DA requests budget increase to battle public corruption
Interim Jefferson County District Attorney Cory Crenshaw, continuing to create change and call for action against public corruption and other crime across the county, addressed two separate groups over the course of two days to outline both the necessity of additional requested resources in his office, and on July 23, announcing upcoming BISD indictments.
July 22 at the Jefferson County Commissioners Court, Crenshaw led a budget hearing, a step toward his office garnering the funds he says are needed to effectively pursue justice against the criminal element in the area under his charge, focusing on the Beaumont Independent School District as a primary target. July 23, Crenshaw again presented a breakdown of his budgetary request to the Rotary Club in Beaumont.
The majority of the $840,000-plus in additional funding requested by the district attorney for his office – 70 percent – would be utilized to beef up the Task Force assigned to investigate reported misdeeds at BISD and to pull back the curtain exposing any and all illicit activity potentially being concealed by the troubled school district, among other instances of public corruption, said Crenshaw.
Crenshaw asserted that additional budget allocations were necessary for the district attorney’s office due to a high crime rate across the county, comparatively fewer prosecutors on staff compared with specified counties, a backlog of cases in his office and the BISD probe.
“I know anytime we sit down and spend taxpayer dollars, we certainly want to be sure we are making a sound fiscal decision that is in the best interest of this community,” Crenshaw told attendees.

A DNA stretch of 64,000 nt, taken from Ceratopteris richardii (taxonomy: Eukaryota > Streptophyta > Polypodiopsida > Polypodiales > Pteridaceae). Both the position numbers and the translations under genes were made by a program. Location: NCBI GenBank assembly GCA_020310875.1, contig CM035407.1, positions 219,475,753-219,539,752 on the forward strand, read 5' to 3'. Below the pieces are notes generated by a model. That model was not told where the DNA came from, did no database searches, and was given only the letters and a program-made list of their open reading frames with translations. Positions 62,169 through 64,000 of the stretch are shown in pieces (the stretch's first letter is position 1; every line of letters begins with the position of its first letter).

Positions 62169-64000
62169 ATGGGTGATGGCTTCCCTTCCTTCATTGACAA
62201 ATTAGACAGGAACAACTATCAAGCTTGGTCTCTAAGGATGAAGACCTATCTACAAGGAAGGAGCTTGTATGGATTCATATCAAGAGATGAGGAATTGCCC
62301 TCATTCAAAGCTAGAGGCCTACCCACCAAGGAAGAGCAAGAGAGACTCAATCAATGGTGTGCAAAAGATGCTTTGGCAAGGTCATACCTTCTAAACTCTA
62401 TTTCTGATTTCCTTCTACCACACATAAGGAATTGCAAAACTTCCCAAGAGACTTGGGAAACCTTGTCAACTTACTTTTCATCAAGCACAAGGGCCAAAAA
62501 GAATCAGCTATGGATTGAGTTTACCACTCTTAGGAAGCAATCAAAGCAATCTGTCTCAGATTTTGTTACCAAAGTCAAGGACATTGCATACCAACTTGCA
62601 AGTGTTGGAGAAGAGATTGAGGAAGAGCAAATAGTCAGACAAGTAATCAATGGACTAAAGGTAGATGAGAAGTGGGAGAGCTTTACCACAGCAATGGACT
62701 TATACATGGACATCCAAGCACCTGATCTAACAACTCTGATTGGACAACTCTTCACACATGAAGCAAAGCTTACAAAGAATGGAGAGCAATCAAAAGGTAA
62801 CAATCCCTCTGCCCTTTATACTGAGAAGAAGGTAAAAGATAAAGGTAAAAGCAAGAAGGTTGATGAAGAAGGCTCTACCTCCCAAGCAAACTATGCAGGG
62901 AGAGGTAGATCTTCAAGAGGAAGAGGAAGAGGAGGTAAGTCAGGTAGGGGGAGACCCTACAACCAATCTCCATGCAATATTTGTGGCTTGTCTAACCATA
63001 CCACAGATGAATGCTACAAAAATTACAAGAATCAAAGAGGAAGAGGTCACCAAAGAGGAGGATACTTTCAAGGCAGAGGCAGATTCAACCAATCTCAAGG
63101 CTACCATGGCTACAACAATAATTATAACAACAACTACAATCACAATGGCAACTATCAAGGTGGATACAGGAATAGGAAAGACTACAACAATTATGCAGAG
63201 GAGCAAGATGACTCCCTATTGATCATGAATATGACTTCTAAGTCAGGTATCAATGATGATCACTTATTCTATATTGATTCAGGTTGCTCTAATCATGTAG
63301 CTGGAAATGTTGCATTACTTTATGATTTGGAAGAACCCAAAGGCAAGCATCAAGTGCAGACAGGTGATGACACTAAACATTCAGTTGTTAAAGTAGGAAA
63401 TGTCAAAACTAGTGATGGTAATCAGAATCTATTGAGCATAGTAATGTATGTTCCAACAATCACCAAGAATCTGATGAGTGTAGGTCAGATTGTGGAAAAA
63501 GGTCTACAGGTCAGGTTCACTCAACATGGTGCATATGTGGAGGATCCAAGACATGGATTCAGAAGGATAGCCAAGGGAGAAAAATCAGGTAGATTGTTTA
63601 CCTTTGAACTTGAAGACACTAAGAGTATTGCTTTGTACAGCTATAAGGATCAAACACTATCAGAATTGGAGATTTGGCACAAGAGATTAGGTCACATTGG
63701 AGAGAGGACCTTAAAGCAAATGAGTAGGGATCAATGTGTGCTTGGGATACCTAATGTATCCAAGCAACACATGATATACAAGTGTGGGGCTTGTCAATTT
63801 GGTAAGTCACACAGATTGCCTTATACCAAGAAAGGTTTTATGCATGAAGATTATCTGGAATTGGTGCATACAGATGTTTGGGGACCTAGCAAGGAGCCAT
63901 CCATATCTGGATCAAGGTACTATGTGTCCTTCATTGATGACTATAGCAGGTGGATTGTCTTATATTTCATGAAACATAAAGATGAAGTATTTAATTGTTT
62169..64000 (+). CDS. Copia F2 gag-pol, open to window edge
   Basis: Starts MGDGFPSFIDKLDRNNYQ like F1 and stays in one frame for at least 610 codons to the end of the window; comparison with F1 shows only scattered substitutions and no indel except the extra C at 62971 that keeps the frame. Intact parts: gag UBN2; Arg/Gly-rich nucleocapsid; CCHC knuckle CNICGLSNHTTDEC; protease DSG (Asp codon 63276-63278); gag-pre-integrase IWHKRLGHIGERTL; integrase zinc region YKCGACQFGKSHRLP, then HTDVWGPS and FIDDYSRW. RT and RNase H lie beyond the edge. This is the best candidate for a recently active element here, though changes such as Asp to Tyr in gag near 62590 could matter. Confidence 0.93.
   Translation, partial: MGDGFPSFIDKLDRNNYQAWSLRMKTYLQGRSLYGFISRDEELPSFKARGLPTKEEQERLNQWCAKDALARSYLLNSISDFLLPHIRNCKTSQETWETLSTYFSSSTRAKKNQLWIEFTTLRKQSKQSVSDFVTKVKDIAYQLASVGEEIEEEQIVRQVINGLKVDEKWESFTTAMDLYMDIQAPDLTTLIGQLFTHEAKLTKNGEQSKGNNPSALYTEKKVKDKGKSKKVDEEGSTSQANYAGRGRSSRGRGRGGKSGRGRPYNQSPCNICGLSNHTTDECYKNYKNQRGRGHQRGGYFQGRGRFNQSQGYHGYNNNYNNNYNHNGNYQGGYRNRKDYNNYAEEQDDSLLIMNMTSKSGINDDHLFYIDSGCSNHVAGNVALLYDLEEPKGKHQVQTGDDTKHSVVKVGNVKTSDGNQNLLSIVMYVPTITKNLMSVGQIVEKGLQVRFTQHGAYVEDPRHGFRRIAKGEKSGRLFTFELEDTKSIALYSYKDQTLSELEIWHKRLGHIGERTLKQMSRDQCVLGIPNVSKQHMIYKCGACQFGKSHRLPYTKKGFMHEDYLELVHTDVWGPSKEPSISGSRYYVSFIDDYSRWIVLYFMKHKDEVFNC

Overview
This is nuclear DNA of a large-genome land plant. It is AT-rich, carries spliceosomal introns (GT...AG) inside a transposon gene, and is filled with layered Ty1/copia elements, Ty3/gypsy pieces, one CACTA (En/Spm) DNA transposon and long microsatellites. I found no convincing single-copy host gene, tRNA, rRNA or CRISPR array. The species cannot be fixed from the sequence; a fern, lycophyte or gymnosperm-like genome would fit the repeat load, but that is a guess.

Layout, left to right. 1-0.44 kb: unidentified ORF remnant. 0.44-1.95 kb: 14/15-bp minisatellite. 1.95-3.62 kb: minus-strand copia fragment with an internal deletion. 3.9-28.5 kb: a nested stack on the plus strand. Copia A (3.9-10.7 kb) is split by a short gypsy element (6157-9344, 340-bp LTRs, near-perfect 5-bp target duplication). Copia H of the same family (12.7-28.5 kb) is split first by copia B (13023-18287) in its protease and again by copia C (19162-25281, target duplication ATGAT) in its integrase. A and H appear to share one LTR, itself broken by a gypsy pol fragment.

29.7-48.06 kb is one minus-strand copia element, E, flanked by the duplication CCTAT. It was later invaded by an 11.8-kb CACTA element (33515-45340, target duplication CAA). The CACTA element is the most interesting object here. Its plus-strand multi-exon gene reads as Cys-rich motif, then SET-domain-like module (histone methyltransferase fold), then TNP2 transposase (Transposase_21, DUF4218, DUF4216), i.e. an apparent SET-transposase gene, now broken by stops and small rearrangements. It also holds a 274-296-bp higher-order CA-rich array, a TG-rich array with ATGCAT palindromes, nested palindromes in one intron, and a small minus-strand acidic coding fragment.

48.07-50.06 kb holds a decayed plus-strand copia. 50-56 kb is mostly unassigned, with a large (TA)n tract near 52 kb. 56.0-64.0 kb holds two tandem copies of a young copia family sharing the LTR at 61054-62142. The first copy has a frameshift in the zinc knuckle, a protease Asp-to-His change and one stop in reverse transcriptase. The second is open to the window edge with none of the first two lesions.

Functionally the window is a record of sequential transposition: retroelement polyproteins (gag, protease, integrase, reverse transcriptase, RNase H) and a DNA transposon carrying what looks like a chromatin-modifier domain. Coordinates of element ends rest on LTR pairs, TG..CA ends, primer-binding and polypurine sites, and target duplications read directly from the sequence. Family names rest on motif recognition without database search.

Crenshaw then proceeded to outline proposed budget expenditures based on the approximate 15 percent requested increase in the office’s budget. He presented information regarding crime statistics showing Jefferson County from 1999 through 2008, the most recent numbers available he said.
“In Jefferson County, we have one crime every 36 minutes, 40 crimes per day, 14,600 crimes per year, and my office currently has pending 10,000 criminal cases,” said Crenshaw. “We’re talking about 140,000 crimes (from 1999-2008) — lots of violence. Unfortunately, Jefferson County has the 13th highest crime rate in the state of Texas with the 20th largest population.”
Crenshaw compared Jefferson County to other Texas counties “of similar demographics and numbers,” including Galveston and Lubbock counties. Crenshaw pointed out both counties employ a higher number of prosecutors than Jefferson County in spite of Galveston County’s much lower crime rate, reporting only 105,000 crimes during the same 10-year period that Jefferson County reported 142,000. Jefferson County has only 27 assistant district attorneys in comparison with Lubbock County’s 34 and Galveston County’s 40. He said Jefferson County needs more assistant district attorneys.
“I am not here to say that there is a direct correlation that Galveston County has the highest number (of prosecutors) and the lowest number of crimes occurring in the stats I gave you, but there is certainly an argument that can be made that the more resources you have in the courtroom, the better the conviction rates you have. That certainly does make for safer streets and a safer community.”